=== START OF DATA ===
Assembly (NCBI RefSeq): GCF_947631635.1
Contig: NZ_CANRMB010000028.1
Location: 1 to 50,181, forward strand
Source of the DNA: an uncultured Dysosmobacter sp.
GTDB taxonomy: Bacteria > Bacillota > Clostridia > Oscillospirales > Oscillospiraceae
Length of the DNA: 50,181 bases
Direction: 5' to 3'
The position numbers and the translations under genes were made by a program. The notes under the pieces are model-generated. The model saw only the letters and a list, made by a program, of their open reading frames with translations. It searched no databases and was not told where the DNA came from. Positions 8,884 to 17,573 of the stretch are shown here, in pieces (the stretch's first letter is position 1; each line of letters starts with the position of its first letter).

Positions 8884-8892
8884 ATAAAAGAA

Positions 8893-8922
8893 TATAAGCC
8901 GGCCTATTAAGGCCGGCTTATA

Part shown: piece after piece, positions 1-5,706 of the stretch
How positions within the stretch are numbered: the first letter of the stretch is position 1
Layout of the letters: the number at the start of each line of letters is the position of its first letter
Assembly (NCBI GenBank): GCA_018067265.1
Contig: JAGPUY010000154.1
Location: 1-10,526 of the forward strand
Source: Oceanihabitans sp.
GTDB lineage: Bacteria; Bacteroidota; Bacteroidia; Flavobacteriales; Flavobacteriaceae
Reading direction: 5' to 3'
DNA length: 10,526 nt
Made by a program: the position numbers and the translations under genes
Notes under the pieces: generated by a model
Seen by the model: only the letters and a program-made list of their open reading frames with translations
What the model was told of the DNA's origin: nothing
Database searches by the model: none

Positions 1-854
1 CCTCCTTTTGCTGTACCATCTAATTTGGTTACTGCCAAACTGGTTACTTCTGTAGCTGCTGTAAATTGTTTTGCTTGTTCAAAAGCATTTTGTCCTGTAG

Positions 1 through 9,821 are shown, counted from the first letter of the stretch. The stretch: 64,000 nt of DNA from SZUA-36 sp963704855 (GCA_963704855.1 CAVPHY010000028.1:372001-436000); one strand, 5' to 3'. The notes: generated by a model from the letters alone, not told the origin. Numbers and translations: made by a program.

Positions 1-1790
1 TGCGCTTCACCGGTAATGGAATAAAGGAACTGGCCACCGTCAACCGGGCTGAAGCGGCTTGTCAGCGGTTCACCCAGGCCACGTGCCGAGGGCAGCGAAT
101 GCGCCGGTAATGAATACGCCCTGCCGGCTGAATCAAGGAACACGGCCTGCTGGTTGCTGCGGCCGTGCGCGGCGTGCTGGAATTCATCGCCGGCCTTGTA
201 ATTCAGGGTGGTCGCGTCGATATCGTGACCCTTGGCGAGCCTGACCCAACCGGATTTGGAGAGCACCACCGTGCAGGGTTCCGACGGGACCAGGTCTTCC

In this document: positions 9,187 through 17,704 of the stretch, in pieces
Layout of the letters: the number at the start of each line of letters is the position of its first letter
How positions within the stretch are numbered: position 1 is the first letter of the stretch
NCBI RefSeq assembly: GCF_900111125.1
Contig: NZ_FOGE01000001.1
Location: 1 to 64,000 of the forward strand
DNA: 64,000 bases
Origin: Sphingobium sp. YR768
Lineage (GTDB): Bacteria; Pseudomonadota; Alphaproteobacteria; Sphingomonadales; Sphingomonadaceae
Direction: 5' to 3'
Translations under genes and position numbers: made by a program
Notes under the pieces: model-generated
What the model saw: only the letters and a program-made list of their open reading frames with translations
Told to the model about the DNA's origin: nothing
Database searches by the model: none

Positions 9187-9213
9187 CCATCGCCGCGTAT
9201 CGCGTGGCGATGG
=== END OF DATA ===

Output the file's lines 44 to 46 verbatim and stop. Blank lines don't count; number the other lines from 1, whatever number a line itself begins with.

Lineage (GTDB): Bacteria; Pseudomonadota; Alphaproteobacteria; Sphingomonadales; Sphingomonadaceae
Direction: 5' to 3'
Translations under genes and position numbers: made by a program